Mazda’s next-generation Mazda MX-5 will combine a small-capacity turbocharged four with lightweight engineering to return the two-seater in 2012/13 to its original agile sports car concept.
According to a senior insider, Mazda’s engineers have been tasked with cutting 275kg from the 1075kg ‘empty’ kerb weight (the weight without a driver) of today’s MX-5 to hit an ambitious target of 800kg.
This would be a significant step forward for a volume-production sports car. In its leanest form, the MX-5 weighed just 955kg at its 1989 debut.
That was an era before comparative crash-testing added weight through heavy body structures, side-impact bars and airbags, and extensive, luxury specs became standard.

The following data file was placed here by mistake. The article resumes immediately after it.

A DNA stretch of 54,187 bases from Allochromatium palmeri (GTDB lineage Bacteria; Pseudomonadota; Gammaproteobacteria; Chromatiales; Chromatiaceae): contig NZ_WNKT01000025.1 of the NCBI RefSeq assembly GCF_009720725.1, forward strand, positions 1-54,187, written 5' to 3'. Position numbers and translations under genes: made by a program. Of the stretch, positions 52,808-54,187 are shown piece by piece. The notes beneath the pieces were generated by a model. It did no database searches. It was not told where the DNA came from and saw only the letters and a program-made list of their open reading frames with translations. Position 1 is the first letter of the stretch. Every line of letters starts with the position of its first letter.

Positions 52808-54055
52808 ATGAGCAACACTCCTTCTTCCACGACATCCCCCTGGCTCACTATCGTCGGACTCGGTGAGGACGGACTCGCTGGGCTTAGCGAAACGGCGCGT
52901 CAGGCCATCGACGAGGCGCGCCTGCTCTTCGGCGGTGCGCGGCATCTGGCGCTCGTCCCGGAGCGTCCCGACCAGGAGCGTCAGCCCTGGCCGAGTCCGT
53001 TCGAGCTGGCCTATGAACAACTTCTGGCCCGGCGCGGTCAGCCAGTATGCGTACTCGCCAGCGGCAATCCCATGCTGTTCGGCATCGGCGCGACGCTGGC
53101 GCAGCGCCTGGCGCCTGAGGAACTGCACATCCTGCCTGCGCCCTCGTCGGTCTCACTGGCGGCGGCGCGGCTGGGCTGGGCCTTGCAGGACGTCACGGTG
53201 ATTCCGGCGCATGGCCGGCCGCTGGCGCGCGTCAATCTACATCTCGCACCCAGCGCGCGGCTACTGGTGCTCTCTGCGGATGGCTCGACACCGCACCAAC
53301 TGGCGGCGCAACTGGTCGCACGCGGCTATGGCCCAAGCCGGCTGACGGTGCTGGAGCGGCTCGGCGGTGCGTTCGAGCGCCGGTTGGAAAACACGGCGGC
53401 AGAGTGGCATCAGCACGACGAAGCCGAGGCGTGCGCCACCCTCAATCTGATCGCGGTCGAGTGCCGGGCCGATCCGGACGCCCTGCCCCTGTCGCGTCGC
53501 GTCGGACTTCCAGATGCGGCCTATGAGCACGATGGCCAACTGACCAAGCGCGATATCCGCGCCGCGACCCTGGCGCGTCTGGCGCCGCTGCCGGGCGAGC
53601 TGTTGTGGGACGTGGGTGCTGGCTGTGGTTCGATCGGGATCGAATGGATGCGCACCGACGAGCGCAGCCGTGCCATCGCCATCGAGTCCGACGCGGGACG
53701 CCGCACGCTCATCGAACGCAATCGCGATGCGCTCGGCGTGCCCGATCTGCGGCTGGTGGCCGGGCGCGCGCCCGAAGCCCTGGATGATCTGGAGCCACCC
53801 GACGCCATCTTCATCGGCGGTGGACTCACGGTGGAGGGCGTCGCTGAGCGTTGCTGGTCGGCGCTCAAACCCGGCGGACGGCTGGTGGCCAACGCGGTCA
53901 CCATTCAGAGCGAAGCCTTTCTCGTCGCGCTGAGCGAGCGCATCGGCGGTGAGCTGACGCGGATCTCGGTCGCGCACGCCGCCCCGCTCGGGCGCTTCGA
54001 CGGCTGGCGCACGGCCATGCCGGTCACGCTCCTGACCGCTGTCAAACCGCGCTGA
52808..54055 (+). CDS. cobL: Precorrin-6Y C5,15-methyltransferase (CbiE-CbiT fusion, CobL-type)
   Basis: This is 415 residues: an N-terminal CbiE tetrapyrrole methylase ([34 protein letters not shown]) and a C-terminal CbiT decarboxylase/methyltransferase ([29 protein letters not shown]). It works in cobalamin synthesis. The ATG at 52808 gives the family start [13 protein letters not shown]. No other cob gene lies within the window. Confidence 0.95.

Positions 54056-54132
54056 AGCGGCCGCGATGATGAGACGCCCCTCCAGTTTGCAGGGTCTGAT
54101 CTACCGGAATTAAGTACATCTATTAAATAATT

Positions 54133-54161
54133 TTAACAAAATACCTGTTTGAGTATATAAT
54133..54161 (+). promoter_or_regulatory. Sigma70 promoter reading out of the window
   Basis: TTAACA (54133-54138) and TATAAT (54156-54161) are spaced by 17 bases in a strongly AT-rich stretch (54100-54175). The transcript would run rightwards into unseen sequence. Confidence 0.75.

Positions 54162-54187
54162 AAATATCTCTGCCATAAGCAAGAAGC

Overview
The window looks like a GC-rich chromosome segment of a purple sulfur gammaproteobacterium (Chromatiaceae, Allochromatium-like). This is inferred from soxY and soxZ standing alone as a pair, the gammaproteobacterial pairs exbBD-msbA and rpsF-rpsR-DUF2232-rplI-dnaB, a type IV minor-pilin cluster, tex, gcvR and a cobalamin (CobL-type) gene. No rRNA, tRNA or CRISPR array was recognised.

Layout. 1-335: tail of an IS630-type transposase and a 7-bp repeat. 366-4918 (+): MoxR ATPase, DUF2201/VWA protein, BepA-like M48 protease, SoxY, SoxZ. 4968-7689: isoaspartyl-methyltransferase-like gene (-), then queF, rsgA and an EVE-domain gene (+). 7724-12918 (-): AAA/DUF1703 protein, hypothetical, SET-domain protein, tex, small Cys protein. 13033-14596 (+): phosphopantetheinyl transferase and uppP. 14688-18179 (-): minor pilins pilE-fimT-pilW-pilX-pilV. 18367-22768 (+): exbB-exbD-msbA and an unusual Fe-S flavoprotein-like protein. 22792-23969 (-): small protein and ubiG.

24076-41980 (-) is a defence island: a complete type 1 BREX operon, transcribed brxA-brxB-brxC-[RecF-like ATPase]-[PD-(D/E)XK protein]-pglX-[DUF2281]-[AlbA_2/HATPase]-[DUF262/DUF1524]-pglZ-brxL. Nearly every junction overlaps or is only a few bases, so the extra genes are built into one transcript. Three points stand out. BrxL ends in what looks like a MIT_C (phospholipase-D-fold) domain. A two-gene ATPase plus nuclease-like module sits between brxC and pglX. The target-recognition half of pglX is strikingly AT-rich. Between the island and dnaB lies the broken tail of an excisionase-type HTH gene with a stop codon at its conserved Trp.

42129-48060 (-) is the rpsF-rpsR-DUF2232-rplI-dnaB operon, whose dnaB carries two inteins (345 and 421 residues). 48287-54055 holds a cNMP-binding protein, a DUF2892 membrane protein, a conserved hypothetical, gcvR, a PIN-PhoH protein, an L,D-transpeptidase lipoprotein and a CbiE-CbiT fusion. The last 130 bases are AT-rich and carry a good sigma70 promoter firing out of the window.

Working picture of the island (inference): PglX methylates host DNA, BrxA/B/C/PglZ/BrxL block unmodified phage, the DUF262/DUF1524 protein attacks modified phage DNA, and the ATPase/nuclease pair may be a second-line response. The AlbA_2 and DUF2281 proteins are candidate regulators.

Autocar’s product planning source doubts that the highly ambitious 800kg target will be met. However, progress is described as “not bad”.
Weight-saving will be fought on many fronts, starting with lightening as many mechanical components as possible, adopting lightweight materials and deleting features to create a more minimalist spec.
This downsizing of components will then lead to a ‘virtuous circle’ in which a lighter car allows a lighter transmission, smaller brakes, less hefty suspension and so on.
In place of today’s 1.8 and 2.0-litre engines, the next MX-5 will use a small direct-injection four-cylinder turbocharged engine of around 1.5 litres. It will feature variable cam phasing, lighter, low-friction reciprocating parts, and possibly a new exhaust manifold design that achieves more effective exhaust gas evacuation.
Many of these developments are part of Mazda’s SkyActiv engineering campaign, which aims to improve the efficiency of every aspect of its cars.